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Pub's Christmas dinner killed mum-of-one and left 32 more ill

Pub owners Mitchells & Butlers, which runs The Railway Hotel in Hornchurch, face a hefty fine over the case

A dodgy Christmas dinner at The Railway, in Hornchurch, left a woman dead and 32 people ill.

Two bosses at a pub run by a major chain have been convicted of falsifying food safety records after a Christmas dinner left a woman dead and 32 people ill.

Mum-of-one Della Callagher, 46, was one of 33 diners who were struck down after eating a four-course turkey meal at The Railway Hotel, in Hornchurch, east London.

Della, of Hornchurch, fell ill on Boxing Day 2012 and died at Queen's Hospital, Romford, the following day.

Diners paid nearly £40 for the meal, which was cooked on Christmas Eve and then reheated before being served to the guests.

A year-long investigation by Havering Council found the illness was the result of food poisoning caused because the turkey was either not cooked or reheated properly.

Chef Mehmet Kaya, 37, and manager Anne-Marie McSweeney, 40, were supposed to record details of when they heated and cooled the meat but failed to do so.

They later falsified the records to cover their tracks and were found guilty on Tuesday of perverting the course of justice.

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Pub owners Mitchells & Butlers, who own around 1,700 restaurants and pubs across the UK, are facing a hefty fine over the case.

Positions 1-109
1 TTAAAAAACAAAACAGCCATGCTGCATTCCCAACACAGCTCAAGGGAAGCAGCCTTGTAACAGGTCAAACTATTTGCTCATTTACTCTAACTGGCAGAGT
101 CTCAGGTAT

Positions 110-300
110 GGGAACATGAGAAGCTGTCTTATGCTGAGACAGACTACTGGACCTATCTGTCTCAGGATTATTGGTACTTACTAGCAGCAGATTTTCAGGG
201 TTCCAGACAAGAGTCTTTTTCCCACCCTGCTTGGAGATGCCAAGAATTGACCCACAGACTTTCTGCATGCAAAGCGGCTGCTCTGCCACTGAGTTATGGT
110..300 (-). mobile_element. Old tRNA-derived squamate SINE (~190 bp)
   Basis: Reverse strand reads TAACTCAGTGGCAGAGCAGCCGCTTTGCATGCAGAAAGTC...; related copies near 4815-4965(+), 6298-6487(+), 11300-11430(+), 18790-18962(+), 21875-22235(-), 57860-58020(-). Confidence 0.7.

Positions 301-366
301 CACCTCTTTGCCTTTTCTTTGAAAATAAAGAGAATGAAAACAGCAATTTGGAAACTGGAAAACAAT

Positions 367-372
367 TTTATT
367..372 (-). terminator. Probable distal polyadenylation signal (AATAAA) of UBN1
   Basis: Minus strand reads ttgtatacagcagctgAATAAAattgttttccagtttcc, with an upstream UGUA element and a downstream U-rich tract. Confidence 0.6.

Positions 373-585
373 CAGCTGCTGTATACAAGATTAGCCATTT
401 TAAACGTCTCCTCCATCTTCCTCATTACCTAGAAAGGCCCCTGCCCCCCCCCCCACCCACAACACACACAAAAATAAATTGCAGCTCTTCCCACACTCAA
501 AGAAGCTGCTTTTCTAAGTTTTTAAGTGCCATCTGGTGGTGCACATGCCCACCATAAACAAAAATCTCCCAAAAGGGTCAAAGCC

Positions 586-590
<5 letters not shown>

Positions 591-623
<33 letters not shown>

They admitted selling food unfit for human consumption, but argued it took reasonable precautions to prevent the offence.

However, a jury at Snaresbrook Crown Court took 15 hours on Monday to convict them of failing to comply with requirements.

The company, whose total revenue last year was nearly £2 billion, also owns famous brands across the UK including Toby Carvery, Harvester and Browns.

Havering Councillor, Osman Dervish, said: "This was clearly a very serious food poisoning incident which tragically resulted in the death of one of the diners.

"We have put a lot of time into investigating this offence, which has shown that the company did not do everything they could to prevent this outbreak from happening."

McSweeney, of Hornchurch, and Kaya, of Purfleet, Essex, were found not guilty of placing unsafe food on the market.

A Mitchells & Butlers spokeswoman said: ‘Mitchells & Butlers respects the court's decision.

"Food safety is our highest priority and our employees are required to adhere to these stringent procedures at all times.

"Our thoughts remain with the Callagher family during this difficult time.

Sentencing is expected on January 8.